An agitated Christian Church preacher responded as follows to a notice about my book, THE FIRE THAT CONSUMES. “Jesus made a pronouncement of sorts about hell, and I suggest that you and this growing number of ‘scholars’ you mention familiarize yourselves with it. It’s found in Matthew 25:31-46 in the New Testament, a book written by God. What is it about the word aionios [eternal] that you don’t understand?”
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The purpose of THE FIRE THAT CONSUMES (the title comes from Hebrews 12:29 and Deuteronomy 4:24) is to search the Scriptures, and it examines about 1,000 verses from Genesis to Revelation. The longest chapter in the book studies the teaching of Jesus himself, and the text you mention is certainly one of the most important of those passages. Whatever Jesus says we must accept without question, but we must thoughtfully question whether he has been correctly represented by the majority tradition which says that God will keep the wicked alive throughout eternity in order to torture them forever.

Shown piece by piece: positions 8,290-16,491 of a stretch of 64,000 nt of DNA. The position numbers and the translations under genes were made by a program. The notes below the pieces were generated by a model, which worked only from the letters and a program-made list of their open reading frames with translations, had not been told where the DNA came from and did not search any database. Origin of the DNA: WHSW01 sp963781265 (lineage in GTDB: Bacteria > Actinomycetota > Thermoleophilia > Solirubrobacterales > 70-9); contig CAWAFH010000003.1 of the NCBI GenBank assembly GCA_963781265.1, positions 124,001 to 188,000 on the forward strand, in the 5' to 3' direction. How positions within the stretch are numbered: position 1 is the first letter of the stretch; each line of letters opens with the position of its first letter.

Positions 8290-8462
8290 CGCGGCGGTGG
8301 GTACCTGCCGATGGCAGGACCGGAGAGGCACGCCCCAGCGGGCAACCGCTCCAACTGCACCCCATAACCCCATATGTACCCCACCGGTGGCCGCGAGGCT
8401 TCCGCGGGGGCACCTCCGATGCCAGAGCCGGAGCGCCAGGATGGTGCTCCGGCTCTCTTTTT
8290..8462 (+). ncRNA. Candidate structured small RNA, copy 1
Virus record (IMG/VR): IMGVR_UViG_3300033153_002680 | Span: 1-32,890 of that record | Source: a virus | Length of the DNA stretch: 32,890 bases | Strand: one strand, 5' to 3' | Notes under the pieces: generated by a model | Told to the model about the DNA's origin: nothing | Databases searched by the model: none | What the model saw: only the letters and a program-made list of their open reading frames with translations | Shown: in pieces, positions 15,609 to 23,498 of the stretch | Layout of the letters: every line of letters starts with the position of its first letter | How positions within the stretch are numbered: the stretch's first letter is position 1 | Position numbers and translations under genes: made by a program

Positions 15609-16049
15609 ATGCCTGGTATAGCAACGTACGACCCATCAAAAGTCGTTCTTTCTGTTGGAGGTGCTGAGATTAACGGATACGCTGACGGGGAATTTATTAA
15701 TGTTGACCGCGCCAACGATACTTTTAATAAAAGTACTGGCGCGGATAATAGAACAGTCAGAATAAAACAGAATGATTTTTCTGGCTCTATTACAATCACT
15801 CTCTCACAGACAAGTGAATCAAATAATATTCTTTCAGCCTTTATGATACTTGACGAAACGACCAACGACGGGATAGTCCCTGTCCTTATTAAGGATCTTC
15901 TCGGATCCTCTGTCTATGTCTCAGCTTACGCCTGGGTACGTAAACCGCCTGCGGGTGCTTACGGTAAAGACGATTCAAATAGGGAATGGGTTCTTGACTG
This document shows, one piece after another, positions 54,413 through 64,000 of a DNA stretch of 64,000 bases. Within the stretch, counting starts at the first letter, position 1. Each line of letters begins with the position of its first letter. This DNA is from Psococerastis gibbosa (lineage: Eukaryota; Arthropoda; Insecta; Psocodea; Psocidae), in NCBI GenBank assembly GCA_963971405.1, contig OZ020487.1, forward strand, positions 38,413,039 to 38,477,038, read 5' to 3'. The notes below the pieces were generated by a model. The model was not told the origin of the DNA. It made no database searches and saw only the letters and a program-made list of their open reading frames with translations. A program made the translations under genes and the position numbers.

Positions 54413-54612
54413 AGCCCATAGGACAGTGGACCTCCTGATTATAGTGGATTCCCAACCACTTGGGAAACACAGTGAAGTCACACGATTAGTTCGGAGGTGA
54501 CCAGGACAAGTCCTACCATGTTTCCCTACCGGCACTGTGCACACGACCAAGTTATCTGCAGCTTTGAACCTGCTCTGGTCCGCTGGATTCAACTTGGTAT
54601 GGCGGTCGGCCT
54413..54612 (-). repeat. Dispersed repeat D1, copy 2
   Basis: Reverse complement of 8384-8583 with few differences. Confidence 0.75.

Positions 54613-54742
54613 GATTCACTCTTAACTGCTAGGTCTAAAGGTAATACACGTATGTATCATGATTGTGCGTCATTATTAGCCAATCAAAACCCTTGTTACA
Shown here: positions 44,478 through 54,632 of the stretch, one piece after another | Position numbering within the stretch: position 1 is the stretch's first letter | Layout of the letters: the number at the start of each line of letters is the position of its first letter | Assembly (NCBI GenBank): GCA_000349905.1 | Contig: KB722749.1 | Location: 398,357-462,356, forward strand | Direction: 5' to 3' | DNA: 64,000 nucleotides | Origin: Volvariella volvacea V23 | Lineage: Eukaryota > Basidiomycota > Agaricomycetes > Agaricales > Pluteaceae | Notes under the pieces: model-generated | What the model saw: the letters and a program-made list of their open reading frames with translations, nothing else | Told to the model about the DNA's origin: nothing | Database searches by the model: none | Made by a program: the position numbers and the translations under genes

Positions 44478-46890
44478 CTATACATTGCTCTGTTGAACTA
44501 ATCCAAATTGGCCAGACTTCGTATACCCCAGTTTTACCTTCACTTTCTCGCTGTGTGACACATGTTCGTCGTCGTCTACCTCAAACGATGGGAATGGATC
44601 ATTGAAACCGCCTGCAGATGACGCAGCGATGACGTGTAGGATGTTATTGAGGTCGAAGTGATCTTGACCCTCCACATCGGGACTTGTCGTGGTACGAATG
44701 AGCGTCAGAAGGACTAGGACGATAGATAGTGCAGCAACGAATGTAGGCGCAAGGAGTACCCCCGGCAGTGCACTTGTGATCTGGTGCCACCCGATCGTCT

Yes, our Lord himself warns of “eternal punishment.” But “punishment” is a very neutral word. While it clearly speaks of retribution imposed by a judge (in this case, God himself through Jesus Christ), the bare word “punishment” does not tell us the nature of that retribution. In our own criminal law system, for example, “punishment” covers quite a spectrum — from a fine, to probation, to jail or prison (for a short or extended term), to the death penalty — which we regard as the ultimate “punishment.”
Jesus says there will be “punishment” which is “eternal,” and Paul amplifies what Jesus left ambiguous. When Christ returns, says the Apostle, he will “punish” the lost with “everlasting destruction” (2 Thes.1:9). This punishment is “eternal” in at least two senses. It is “eternal” in quality because it belongs to the Age to Come. It is also “eternal” in quantity, so to speak, because those who suffer it will remain dead forever. From this death there is no recovery, resurrection or escape.
Indeed “the wages of sin is death” (Rom. 6:23). Not the first, earthly death, but the “second death” (Rev. 21:8) when God destroys both body and soul in hell” (Matt. 10:28). The wicked will become ashes under the souls of the feet (Mal. 4:3). The final choices are eternal life or death (Rom. 6:23). All will be raised for judgment, but some are raised to eternal life and others to perish (John 3:16).
I challenge you to do as the Bereans and “search the Scriptures whether these things are so” (Acts 17:11). Whatever God says is true, even if it contradicts 1700 years of church tradition. My book says that the tradition is wrong, and it shows how the tradition arose because of presuppositions which crept into the early church via pagan Greek philosophers.